begun to treat her as she longed to
have him she could not endure the
idea of coldness from him. Now he
was gathering up his bundles and pre
paring to go up the stairs, and she
leaned her head on her hand and did
not say a word. She nodded good
night to him, and then looked down
into the fire. She knew he would
come down again. And he did, anx
iously and hurriedly, peering into the
dark corners of the landing.
She watched him nervously until
she caught his eye.
"You are looking for your kittens?"
"Yes; why "
"You'll not find them here."
lie questioned her with a surprised
"I took them," she answered.
"Not very far; into my room."
"But I do not understand." Prof.
.Eger moved nearer to her.
"Neither do I now. I thought you
wanted them for specimens
tific sacrifices,' you know. And they
looked so helpless, and I love kit- yards to open ana serve tne sutler
tens." inff public.
She felt like a naughty girl con- The temperature at 4 a. m., Mon-
fessing some mischief. She saw his day, was nine above zero, the coldest
"Oh, I know it was wrong of me to
jump at such a hasty conclusion, but
some one told me how you once ap-
plied electricity to a dog and made it
suffer horribly, and I was afraid I
couldn't bear "
She stopped. His mouth was closed
in the straight line she dreaded.
I will get them," she said, and!
started impetuously up the stairs.
But she was very tired, and coming
from the cold outside to the warm
room had made her dizzy. She caught
at the bannister for assistance. Prof.
Eger put his hand very gently under
her elbow, and in silence they walked
to her room.
"Will you get. the basket?" she
He brought it to her in her sitting
room and waited while she put the
kittens into it. Felicia felt very small
and mean. She almost wished that
she Were blind like the kittens, that
she might not see how dark and
angry his eyes had grown.
LARGEST OF HIS BUNDLES.
"You don't look much like a cheer- I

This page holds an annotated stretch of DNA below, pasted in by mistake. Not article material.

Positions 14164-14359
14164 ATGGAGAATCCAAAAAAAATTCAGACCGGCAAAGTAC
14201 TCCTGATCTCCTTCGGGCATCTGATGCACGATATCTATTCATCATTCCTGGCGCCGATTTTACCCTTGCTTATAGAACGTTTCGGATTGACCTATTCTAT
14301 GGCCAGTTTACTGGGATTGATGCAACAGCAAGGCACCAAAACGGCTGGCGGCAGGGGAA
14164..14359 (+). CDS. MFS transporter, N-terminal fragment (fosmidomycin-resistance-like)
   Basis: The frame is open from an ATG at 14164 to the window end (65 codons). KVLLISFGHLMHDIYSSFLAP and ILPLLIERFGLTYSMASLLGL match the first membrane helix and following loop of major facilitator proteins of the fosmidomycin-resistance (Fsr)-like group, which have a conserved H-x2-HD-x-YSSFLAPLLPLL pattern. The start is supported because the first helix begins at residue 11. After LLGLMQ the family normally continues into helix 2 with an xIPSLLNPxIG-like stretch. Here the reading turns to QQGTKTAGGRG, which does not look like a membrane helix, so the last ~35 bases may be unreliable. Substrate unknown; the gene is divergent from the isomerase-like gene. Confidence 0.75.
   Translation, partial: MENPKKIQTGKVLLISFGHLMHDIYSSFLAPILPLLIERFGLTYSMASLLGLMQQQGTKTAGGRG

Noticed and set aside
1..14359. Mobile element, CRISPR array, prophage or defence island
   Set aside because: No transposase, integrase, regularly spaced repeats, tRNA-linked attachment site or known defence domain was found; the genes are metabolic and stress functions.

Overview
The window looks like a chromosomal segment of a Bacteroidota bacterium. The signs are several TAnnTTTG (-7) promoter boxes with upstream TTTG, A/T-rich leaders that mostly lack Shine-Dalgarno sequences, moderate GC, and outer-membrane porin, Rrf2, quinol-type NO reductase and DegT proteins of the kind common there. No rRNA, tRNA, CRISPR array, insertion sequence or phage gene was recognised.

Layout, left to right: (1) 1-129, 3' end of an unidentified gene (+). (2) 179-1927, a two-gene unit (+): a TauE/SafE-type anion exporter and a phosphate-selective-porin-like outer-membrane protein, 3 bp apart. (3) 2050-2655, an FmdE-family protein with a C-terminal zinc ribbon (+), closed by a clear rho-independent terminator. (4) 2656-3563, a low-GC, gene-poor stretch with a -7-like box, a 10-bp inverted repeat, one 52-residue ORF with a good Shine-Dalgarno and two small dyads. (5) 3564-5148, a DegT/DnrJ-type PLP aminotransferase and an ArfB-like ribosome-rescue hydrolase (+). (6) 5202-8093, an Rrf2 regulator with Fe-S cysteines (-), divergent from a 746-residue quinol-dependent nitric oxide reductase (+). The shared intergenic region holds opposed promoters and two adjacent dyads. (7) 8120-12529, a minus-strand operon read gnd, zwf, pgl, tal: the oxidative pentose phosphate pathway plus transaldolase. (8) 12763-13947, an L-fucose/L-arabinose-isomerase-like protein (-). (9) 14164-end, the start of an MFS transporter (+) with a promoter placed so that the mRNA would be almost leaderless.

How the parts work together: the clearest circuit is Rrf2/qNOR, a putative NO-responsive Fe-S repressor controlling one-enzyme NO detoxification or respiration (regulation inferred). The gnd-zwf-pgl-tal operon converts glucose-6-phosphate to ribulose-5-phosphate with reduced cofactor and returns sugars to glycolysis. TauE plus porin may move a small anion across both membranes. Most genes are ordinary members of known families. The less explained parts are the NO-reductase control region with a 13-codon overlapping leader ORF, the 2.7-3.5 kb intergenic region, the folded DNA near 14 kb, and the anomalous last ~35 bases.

ful Santa Claus now. she said, try- I
ing to make her tone light, Dut lier
lips and hands were trembling. .
"Xo; and the feeling is all gone,
too," he replied, gloomily.
1 am sorry. 1 would not nave taK-
en them if I had dreamed you eared,
so much. I
He interrupted her, fiercely. "That
is not what I care about! It hurts
me that my interest in science should
have made me seem to you a brute I
You misjudged me once before, but I
hoped I had made you understand
"I do, now," she returned, quickly.
"Forgive me this time," very plead
ingly, "and I will try to be a good
girl;." and she smiled whimsically up
Max Efi-er's face changed. Felicia
looked down quickly and laid her
hand caressingly on one little crea
ture in the basket.
"I might have known you could not
harm a thing so helpless and white
and little," she said.
Prof. Eger suddenly placed his hand
over . hers and gathered hand and kit
ten in a close grasp.
It is little and white and love-
able," he said, intensely, "and if you
wish to prove that you do not think
me cruel and heartless you will give
it to me and let me care for it as ten
derly as I long to."
Felicia tried to slip her hand away,
but he held it tightly in his. It rest
ed the-e; it trembled there. The kit
ten squirmed uneasily; he could not
understand his position in this mat
ter. No wonder; he was still blind.
But in the morning it was Christ- I
mas, the kittens were nine days old,
and thej began to see things. Wom
an's Home Companion.
Pans Them On!
All who joy would win
Must share it Happiness was born a twin.
You have no money for Christmas
presents? Then pass on the things
you have the books you have read.
the unhung picture, the duplicate
present, the scarf or gloves you do
not need, the musical instrument you
have stored away, the Christmas
cards packed in desk or boxes any
thing by which you may enrich or
comfort or please others without im
poverishing yourself. These things
have yielded you their best flavor;
let them carry to otners friendship's
rieh aroma. Pass theni oul Suo-
After a Hard Grip, Lasting Thirty-
Six Hours, the Frost King
is Letting Go.
IT RESULTED IN SUFFERING AND DEATH.
At Man - Points All previous Decem
ber Itecorili for Low Temperature
were liroken Kiainfg Tempera
ture oted From All Southwest
Atlanta, Ga., Dec. 16. It is believed
that the cold wave which has held
the south tight in its grasp for the
past 36 hours has been broken. In
many cases the lowest temperature
recorded Sunday night broke all rec
ords for December. In Atlanta two
deaths attributed to "he cold, both
of the victims negroes, were report-
I ed to the police. The police gave per-
mission, Sunday, for coal and wood
recorded for December since 1S82.
Freezing temperatures were report-
ed Monday morning in Florida as far
south as Jacksonville, and from 6 to
I 16 degrees below freezing in south-
ern Alabama, Georgia and Louisiana,